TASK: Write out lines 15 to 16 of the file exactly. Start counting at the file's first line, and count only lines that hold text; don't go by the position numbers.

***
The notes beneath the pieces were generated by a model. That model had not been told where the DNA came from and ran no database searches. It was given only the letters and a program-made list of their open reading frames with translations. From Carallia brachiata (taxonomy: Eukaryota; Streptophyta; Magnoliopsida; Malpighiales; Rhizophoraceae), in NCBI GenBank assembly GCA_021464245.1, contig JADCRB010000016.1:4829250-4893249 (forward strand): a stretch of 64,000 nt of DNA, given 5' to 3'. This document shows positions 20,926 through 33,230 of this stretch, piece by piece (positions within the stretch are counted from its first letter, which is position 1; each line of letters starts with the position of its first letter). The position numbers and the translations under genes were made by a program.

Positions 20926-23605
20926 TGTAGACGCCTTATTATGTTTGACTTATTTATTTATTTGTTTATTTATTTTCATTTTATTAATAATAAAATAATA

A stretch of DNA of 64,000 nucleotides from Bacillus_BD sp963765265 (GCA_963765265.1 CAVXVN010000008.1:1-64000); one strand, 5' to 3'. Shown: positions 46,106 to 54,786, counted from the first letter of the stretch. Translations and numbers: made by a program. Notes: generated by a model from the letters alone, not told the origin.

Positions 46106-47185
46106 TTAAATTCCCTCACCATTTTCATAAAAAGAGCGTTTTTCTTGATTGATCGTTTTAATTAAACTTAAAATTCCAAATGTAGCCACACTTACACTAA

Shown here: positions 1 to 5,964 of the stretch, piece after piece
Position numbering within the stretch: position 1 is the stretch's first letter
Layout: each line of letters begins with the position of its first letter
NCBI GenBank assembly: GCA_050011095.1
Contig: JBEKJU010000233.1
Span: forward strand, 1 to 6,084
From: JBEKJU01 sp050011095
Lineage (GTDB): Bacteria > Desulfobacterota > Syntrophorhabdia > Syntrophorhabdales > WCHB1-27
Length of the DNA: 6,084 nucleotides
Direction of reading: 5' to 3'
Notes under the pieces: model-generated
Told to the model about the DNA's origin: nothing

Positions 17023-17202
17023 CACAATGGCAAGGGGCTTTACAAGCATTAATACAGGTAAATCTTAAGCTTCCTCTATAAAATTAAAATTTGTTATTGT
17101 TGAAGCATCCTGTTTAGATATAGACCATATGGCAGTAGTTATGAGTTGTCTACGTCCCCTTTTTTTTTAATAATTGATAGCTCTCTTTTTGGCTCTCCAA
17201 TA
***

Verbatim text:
Length of the DNA: 6,084 nucleotides
Direction of reading: 5' to 3'